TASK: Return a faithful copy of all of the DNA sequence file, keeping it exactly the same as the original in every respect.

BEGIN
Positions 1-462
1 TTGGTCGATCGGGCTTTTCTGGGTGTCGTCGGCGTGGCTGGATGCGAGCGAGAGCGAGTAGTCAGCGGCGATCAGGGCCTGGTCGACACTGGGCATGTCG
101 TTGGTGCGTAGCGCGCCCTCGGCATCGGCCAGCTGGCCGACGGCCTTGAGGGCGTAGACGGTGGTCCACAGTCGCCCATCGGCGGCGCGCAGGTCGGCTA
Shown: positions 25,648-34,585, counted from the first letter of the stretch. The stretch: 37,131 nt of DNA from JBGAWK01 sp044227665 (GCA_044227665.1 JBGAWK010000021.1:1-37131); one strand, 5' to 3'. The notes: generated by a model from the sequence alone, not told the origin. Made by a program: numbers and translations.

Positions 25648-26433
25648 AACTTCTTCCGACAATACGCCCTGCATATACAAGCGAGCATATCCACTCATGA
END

Positions 1-462
1 TTGGTCGATCGGGCTTTTCTGGGTGTCGTCGGCGTGGCTGGATGCGAGCGAGAGCGAGTAGTCAGCGGCGATCAGGGCCTGGTCGACACTGGGCATGTCG
101 TTGGTGCGTAGCGCGCCCTCGGCATCGGCCAGCTGGCCGACGGCCTTGAGGGCGTAGACGGTGGTCCACAGTCGCCCATCGGCGGCGCGCAGGTCGGCTA
Shown: positions 25,648-34,585, counted from the first letter of the stretch. The stretch: 37,131 nt of DNA from JBGAWK01 sp044227665 (GCA_044227665.1 JBGAWK010000021.1:1-37131); one strand, 5' to 3'. The notes: generated by a model from the sequence alone, not told the origin. Made by a program: numbers and translations.

Positions 25648-26433
25648 AACTTCTTCCGACAATACGCCCTGCATATACAAGCGAGCATATCCACTCATGA